An Understanding of the Use of Aboriginal Healing Practices in the Counselling of Young Offenders in Canadian Custody Facilities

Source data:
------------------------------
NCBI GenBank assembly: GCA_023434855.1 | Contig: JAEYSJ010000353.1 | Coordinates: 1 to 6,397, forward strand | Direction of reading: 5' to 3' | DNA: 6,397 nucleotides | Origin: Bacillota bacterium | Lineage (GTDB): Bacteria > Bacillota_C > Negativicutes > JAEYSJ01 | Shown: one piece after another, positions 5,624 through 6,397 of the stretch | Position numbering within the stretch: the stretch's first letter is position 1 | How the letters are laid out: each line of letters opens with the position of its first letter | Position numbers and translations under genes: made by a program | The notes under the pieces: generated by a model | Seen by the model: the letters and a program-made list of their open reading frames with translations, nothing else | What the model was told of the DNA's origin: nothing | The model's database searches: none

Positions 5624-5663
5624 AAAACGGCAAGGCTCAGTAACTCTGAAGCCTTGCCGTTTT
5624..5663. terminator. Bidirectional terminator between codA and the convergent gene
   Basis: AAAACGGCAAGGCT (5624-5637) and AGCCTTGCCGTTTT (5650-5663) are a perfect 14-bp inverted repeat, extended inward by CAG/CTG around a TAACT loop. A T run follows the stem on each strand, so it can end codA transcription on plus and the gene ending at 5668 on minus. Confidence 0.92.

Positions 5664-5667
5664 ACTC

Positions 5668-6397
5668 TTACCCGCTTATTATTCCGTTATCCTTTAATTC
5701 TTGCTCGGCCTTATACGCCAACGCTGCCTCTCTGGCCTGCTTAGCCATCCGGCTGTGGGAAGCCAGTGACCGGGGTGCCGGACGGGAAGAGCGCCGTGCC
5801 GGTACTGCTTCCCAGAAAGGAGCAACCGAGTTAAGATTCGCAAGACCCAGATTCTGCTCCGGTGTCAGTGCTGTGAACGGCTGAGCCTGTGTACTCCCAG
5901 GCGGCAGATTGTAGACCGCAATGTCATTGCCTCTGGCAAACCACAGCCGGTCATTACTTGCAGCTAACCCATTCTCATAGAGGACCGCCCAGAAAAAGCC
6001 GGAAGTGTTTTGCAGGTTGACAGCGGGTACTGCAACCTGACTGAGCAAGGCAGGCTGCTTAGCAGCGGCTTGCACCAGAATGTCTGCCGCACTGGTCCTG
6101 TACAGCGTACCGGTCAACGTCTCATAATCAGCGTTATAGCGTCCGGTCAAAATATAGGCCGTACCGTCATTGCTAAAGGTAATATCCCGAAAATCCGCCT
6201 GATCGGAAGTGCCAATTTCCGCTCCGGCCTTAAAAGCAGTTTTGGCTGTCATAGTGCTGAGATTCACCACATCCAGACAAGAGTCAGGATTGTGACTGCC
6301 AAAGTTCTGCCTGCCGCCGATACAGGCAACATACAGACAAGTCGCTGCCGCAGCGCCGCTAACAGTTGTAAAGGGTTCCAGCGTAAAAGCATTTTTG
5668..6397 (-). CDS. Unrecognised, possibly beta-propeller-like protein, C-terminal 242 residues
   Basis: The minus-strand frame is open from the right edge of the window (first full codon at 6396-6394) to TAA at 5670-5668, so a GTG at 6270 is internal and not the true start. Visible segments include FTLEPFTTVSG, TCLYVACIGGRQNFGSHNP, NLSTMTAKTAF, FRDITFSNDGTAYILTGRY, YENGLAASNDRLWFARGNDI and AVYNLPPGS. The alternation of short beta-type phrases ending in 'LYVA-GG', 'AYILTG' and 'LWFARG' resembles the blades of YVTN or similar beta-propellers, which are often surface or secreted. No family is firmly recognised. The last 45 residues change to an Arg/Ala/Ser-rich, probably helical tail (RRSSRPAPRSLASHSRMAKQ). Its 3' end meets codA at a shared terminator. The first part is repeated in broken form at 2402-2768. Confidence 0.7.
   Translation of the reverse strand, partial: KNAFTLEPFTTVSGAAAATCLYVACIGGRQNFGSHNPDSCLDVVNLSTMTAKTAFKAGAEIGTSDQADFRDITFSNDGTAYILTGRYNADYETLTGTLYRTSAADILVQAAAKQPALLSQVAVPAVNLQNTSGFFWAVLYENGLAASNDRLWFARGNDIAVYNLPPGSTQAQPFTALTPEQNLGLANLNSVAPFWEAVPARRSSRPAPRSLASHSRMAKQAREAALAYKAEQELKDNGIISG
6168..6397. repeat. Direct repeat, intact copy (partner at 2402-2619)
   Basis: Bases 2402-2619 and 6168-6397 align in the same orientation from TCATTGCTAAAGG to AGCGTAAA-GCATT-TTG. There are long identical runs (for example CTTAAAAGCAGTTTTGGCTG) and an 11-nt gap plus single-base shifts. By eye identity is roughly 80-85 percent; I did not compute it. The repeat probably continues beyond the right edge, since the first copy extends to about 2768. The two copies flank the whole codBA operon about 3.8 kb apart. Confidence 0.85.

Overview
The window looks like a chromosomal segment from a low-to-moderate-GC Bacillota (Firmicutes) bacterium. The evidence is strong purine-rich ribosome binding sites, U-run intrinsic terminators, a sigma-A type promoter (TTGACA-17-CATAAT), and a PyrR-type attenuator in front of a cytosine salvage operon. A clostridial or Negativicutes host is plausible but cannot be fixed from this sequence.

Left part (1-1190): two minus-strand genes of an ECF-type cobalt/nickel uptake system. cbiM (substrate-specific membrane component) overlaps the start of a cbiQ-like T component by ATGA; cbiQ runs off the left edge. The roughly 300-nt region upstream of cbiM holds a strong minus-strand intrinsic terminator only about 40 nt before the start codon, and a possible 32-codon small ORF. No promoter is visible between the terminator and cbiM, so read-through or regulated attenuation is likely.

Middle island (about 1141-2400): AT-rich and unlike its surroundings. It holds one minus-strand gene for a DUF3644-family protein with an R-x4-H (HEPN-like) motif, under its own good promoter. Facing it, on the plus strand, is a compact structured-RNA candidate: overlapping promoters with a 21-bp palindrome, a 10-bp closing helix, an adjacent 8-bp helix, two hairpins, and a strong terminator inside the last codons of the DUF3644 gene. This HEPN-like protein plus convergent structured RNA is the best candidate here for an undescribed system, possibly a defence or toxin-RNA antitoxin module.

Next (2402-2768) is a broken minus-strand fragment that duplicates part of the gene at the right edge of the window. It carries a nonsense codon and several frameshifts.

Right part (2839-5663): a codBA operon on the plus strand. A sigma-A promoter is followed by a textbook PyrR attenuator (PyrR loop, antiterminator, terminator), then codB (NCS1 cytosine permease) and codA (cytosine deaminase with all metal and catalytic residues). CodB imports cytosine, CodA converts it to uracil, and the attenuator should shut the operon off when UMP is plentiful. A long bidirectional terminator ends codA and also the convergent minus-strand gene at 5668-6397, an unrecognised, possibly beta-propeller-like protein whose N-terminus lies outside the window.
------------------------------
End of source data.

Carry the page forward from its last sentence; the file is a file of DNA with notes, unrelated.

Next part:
This study investigated four research questions: (1) How are institutional programs for young offenders guided by recommendations made by Justice Review Committees who call for the inclusion of Traditional healing practices in the counselling of Aboriginal offenders? (2) How and to what extent are Traditional healing practices in a counselling program and Native Studies in the academic program implemented within Canadian young offender institutions in addressing the special needs of youth? (3) What are the "special needs" of youth as incarcerated youth define their needs and how are they addressed in institutional programming? and (4) What are the problems and successes experienced within a Traditional healing program in each young offenders' system as defined by the resource people and / or co-ordinators who provide these programs and as they interface with the individual bureaucratic systems? In keeping with the concept that all parts of the "tree" must be examined, this research was conducted in four phases. The first phase, the survey, was an examination of the Canadian perspective. A survey was sent to 43 facilities for young offenders in Canada. Sixty five percent of the institutions responded providing program information and anecdotal accounts of problems and successes of Traditional healing programs within the custody facilities. Phase two of the research included poetry and artwork written by incarcerated youth and compiled over a five year period. This book was entitled The Ways of Life and is included with this research. A committee of incarcerated youth discussed their needs and the institutional programs which best addressed these needs. Interviews with two Native Program Co-ordinators, one in a western young offenders facility and the other in an eastern facility for young offenders, formed the basis of data in phase three of this research. Teachers in the area of Native Studies and related subjects were also involved in the interviews. The common themes and factors which emerged were: funding and budget concerns, staff attitudes and racism, security concerns and program structure, and, healing principles, partnership and program definition. The fourth phase of this investigation was a summary of aspects and insights from the youth's poetry and artwork, as well as, common themes experienced throughout the survey information and the interviews. Components involved in the design of a cultural program were summarized. These include: the arts, creative expression and Traditional teachings, classroom instruction, lifestyles intensive programs, opportunity for community, Traditional ceremonies, and nature and health care programs. In light of the fact, from the survey response, that 40% of the incarcerated youth in Canada are of Aboriginal ancestry in a backdrop of approximately 2% Aboriginal people within the general population of Canada, emphasis on Traditional healing practices and further recommendations for programming conclude this investigation. Further recommendations are made in order to provide reflection on the programs for incarcerated youth and the Young Offenders Act in Canada.